Speaker: Tom Holland
Topic: An Atheist in a Foxhole: Tolkien, Dix – and Nietzsche – on the Somme
Venue: Ondaatje Lecture Theatre, Radcliffe Centre
Time: 17:00-18:00 Sunday 28 April
At the battle of the Somme, two young men faced each other across No Man’s Land: the brilliant German painter Otto Dix and the English scholar and future novelist J. R. R. Tolkien. Dix had with him in the trenches the writings of his favourite philosopher, Friedrich Nietzsche. ‘Even war,’ Dix recorded in his notebook, ‘must be regarded as a natural occurrence.’ To Dix, the experience of the Somme was an abyss, across which, like a rope, a man might be suspended, fastened between Beast and Übermensch – Nietzsche’s superior moral human who could rise above conventional Christian morality. There was no truth, he believed, no value, no meaning itself – and only by acknowledging this could a man hope to cease to be a slave.
Meanwhile, in the opposing British trenches, Tolkien’s attitude to war was very different. He took notions of good and evil literally, in a way that reached back millennia. A devout Roman Catholic, he was also a scholar learned in the languages and history of the early Middle Ages. He and Dix, then, might have seemed opposed in every way that it was possible to be opposed. Time, though, would show that they had not been. How and why is the theme of Tom Holland’s talk.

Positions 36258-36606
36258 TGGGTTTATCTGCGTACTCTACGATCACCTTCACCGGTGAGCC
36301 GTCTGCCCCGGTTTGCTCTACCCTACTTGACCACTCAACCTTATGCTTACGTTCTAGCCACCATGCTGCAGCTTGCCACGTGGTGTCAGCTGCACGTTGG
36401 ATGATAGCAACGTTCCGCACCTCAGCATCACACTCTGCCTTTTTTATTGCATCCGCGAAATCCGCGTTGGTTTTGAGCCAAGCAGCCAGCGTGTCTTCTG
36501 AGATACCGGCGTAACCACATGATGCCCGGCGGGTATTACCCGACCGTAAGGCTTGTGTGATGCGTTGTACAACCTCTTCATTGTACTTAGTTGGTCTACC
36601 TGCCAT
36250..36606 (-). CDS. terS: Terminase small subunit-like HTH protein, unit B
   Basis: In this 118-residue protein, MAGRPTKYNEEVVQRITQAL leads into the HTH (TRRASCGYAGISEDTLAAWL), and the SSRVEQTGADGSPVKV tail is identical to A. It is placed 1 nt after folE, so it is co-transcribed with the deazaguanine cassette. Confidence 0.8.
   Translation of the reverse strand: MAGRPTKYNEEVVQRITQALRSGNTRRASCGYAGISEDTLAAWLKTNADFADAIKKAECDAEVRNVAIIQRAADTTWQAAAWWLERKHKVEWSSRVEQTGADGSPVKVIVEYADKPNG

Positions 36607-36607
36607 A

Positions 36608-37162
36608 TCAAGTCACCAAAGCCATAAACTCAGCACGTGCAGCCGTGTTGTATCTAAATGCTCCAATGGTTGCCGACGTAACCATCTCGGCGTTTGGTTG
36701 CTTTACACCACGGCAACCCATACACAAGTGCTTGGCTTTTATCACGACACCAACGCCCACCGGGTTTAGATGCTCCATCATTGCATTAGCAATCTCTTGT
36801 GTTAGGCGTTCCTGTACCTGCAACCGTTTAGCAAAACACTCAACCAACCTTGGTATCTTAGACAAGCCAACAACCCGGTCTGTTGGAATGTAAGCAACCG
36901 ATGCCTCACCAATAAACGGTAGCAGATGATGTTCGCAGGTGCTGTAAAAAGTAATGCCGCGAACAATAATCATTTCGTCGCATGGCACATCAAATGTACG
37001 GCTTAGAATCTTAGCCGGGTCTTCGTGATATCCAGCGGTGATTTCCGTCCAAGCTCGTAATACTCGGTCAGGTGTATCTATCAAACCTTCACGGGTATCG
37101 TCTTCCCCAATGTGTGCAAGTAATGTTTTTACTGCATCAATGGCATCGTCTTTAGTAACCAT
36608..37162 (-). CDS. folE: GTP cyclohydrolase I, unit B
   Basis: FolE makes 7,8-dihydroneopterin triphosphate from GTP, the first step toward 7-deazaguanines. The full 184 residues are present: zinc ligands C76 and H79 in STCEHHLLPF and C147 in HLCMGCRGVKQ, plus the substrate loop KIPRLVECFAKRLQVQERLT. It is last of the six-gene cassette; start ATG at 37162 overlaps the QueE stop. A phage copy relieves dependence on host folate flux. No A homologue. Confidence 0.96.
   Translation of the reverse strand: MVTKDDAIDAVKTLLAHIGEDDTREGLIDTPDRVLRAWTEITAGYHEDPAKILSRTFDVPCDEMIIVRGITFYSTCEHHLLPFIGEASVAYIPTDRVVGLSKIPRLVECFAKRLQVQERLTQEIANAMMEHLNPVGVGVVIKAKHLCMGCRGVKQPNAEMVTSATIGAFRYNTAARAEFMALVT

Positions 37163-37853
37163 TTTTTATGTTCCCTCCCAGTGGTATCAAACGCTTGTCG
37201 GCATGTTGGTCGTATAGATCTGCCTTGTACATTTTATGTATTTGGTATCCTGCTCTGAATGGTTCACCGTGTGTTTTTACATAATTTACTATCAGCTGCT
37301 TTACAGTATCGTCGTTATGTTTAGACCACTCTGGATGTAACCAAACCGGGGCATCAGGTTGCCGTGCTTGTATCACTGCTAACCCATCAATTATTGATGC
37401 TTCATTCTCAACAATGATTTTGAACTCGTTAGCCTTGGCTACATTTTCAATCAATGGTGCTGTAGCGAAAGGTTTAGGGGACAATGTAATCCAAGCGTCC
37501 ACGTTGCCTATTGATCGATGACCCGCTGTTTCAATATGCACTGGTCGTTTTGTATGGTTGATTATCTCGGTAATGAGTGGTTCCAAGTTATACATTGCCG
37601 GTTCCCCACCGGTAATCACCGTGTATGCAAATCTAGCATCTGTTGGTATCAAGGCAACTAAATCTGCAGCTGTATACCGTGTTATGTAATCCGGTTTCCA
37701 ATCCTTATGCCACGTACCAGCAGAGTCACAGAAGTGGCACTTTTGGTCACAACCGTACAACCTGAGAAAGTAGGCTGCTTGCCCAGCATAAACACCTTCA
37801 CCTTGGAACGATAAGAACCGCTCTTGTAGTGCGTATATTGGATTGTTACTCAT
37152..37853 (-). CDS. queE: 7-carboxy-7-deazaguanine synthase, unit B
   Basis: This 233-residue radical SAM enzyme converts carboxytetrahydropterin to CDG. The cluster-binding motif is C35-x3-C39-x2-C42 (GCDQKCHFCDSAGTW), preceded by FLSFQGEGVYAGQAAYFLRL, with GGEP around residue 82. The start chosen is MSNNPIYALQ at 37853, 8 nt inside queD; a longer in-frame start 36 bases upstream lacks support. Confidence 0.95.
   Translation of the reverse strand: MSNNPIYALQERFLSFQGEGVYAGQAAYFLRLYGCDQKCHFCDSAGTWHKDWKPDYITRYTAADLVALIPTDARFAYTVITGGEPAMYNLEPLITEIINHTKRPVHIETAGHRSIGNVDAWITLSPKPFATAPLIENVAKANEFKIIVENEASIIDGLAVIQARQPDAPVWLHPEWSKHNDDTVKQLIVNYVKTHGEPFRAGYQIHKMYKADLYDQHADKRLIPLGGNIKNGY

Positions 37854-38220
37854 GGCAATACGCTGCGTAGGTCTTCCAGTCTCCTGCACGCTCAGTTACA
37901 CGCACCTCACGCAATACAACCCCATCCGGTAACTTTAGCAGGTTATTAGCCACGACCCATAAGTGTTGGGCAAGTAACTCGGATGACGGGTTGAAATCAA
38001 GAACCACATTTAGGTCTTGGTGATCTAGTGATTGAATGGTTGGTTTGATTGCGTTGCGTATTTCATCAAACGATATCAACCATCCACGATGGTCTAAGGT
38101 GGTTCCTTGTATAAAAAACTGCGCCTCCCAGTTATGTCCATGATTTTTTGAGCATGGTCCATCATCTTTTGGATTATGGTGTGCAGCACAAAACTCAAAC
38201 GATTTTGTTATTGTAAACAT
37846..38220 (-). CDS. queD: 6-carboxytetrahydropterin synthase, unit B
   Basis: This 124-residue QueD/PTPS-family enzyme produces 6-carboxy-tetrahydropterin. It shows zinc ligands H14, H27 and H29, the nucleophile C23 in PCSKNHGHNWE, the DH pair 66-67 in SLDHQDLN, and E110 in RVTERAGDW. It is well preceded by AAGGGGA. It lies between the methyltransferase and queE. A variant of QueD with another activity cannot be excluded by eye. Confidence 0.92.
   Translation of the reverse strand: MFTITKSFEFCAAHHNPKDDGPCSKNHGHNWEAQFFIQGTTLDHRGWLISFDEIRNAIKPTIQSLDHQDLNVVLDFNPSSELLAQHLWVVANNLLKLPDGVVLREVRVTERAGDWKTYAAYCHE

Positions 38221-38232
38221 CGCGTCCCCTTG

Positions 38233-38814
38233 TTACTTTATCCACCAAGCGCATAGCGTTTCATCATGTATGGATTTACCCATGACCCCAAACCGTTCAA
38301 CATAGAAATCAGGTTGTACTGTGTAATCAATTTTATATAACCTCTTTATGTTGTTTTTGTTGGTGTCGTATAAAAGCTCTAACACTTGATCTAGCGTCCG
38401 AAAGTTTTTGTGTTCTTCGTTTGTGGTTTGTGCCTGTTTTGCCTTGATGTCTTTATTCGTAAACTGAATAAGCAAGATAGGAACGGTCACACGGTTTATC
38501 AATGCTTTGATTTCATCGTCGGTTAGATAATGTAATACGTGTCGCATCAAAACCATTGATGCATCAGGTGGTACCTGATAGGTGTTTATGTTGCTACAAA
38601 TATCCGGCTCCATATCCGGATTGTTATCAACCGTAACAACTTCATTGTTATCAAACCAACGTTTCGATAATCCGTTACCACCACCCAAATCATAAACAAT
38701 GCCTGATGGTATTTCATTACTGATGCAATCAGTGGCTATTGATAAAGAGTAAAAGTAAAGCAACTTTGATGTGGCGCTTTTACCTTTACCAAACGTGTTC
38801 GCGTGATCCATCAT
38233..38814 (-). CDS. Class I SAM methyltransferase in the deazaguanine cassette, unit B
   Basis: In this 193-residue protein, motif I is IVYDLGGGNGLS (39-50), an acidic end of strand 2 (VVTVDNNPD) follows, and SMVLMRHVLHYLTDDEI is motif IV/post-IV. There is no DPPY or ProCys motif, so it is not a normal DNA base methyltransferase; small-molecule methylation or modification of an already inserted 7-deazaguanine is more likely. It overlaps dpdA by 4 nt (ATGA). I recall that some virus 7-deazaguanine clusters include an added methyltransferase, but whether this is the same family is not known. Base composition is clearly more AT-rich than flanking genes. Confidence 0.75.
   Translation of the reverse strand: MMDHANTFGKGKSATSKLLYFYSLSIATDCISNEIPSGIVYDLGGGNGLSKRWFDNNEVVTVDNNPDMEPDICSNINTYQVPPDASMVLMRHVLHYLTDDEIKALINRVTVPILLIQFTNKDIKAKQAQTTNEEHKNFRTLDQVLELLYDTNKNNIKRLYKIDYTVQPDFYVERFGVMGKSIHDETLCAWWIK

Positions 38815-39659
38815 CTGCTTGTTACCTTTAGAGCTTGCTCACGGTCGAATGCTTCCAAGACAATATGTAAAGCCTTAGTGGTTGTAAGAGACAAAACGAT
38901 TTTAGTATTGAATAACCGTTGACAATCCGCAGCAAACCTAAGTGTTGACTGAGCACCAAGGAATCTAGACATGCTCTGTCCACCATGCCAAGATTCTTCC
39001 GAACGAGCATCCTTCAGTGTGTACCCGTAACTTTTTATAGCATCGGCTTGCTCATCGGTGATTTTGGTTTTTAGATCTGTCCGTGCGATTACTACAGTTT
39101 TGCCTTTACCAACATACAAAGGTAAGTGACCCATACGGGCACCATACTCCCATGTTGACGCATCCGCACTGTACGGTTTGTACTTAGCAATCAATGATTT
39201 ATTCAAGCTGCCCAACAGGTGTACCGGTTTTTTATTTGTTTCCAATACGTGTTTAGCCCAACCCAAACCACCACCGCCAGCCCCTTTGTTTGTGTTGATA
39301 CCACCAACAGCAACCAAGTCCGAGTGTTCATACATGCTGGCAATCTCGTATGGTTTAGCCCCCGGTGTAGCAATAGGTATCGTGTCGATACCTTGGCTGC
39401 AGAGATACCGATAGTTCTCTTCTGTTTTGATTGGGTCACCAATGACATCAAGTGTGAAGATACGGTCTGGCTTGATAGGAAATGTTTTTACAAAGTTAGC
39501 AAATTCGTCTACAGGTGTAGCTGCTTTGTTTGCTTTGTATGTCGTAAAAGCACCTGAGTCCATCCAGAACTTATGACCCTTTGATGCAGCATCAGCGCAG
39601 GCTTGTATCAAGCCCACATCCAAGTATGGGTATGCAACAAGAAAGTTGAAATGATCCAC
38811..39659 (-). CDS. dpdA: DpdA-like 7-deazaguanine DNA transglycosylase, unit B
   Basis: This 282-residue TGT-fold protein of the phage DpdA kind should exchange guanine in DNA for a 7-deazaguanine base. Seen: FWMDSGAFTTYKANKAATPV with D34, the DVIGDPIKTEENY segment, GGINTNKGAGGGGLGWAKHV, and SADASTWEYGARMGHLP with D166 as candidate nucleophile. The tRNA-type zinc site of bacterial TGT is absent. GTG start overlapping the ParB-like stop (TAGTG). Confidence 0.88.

Tom Holland has been described by the Classical Association as ‘the individual who has done most to promote the study of the language, literature and civilisation of Ancient Greece and Rome’. The best-selling author of Rubicon: The Triumph and Tragedy of the Roman Republic (which won the Hessell-Tiltman Prize for History and was shortlisted for the Samuel Johnson Prize), he has gone on to produce a series of critically acclaimed and prize-winning books, among them Persian Fire, his history of the Graeco-Persian wars, which won the Anglo-Hellenic League’s Runciman Award in 2006, and Millennium: The End of the World and the Forging of Christendom, which was published in 2008. His study In the Shadow of the Sword (2012), covers the collapse of Roman and Persian power in the Near East, and the emergence of Islam.
He has adapted Homer, Herodotus, Thucydides and Virgil for the BBC. His translation of Herodotus was published in 2013 by Penguin Classics and in 2016 by Allen Lane; and he has produced a history of the Anglo-Saxon king Æthelstan, in the Penguin Monarchs Series.